Depending on the developmental level of the students, dramatizing a story can be a whole class effort, where everyone enacts every part as the story is narrated, and speaks each role in chorus, while standing by their desks. Or, some students can physically become the scenery, while the character parts are each shared by several students taking their turn during act changes.
It could be a simple call of hands to select parts. Or individual speaking and non-speaking roles could be assigned randomly from a deck of cards with the symbolic image of the character, object, or scenery on enough cards for each child. The variations for “trying” on different roles with a changing lineup of cast would not only be equitable but like a game of chance to the students.
The teaching benefits are immediate and democratic. Everyone takes an active part in the dramatization. This is a nonthreatening introduction to play-acting where everyone is equally “on” at the same time and benefiting from the experience. The shy, less secure students will feel more comfortable and the more extroverted natural actors will perform as models for their classmates, teaching by example.
For the more experienced classes, students can be divided into smaller group to rehearse a play under their own direction. Parts can be assigned by the teacher, picked out of a hat, or decided upon by the group itself. The latter suggestion can present the problem of the more dominating students taking over unless the teacher steps in to suggest the group find an equitable way of selecting parts.
“Pick-A-Path Playhouse” is introduced after the original story has been dramatized. Then the “what if” possibilities are explored. Given the different parts of the play as illustrated on the story boards, change a physical attribute: the nature of a character (e.g. rabbit to a mouse, bird to a cloud, animal to human etc.), the season of the year, the setting of the story. Change the problems encountered or the solutions rendered. How does changing one element alter the whole story line?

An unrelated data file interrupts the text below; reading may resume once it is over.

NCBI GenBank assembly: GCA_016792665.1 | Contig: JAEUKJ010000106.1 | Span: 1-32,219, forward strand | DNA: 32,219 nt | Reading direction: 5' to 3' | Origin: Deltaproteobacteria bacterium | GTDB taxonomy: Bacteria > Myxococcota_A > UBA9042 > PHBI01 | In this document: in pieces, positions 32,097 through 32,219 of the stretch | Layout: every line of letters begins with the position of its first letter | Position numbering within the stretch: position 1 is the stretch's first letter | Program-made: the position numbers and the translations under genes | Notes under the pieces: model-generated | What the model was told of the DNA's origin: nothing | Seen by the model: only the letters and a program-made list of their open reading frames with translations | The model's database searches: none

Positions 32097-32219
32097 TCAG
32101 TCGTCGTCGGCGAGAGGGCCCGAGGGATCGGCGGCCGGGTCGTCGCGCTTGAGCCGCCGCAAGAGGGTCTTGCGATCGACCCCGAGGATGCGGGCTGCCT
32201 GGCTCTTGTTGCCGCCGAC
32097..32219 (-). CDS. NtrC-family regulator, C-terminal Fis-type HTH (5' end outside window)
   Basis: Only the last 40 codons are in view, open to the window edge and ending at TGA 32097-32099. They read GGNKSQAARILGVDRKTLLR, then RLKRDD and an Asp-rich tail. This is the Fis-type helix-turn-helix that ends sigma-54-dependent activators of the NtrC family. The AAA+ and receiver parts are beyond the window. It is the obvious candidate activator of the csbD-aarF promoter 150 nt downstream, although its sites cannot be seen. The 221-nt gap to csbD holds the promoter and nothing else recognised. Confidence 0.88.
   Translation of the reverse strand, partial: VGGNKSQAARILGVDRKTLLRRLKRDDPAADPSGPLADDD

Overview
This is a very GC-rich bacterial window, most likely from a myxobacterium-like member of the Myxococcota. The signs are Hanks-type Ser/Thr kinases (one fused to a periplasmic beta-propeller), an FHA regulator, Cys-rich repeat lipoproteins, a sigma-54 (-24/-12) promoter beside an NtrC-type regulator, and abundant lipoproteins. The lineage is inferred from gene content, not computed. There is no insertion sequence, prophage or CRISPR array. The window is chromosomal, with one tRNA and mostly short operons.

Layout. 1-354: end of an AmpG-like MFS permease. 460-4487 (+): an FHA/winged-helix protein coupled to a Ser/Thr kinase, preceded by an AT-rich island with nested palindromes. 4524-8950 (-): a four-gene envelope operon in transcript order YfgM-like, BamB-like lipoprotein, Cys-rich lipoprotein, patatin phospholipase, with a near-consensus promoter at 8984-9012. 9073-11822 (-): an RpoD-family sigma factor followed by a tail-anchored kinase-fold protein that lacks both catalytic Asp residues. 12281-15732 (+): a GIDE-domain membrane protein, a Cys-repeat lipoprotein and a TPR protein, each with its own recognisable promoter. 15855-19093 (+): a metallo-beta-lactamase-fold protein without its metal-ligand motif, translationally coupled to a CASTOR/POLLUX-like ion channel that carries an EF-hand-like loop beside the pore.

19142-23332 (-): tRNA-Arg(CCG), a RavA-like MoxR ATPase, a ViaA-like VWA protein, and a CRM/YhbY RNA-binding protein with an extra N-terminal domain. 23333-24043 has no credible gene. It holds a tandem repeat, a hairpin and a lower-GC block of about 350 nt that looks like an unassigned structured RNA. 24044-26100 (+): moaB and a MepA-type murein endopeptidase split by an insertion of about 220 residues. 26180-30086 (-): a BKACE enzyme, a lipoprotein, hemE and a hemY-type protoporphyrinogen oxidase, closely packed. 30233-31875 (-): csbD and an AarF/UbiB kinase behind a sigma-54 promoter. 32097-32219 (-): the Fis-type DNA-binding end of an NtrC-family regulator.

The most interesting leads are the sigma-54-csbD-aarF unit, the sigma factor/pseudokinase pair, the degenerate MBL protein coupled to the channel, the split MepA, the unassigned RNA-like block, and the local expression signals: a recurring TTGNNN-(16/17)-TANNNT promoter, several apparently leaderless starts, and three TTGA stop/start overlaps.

Begin by picking out a card from the deck of play symbols to begin the brainstorming. The variables to be changed might be a character, a problem, the solution, or the setting. If “X” is substituted for “Y”, in what ways does this change the play? This pick-a-path concept should be modeled with the teacher guiding the questioning and giving examples. Older students can divide into smaller groups and choose a card to work on their own version of “Pick-A-Path Playhouse” from the same story. One person would write out the thematic changes. Roles would be chosen and contributions to the plot defined again in a brainstorming session. It is in these free-association idea sessions where creative thinking is best stimulated.
Performances of the play variations are the culminating goals of.“Pick-A-Path Playhouse.” Students have invested their own ideas in the re-designing of the original dramatized story and bring it to life in presentation. They have worked through a problem, proposed solutions, enacted changes, and brought their project to a conclusive finish. The students have experienced the hands-on study of theme and variation in play-acting and play-writing from children’s literature.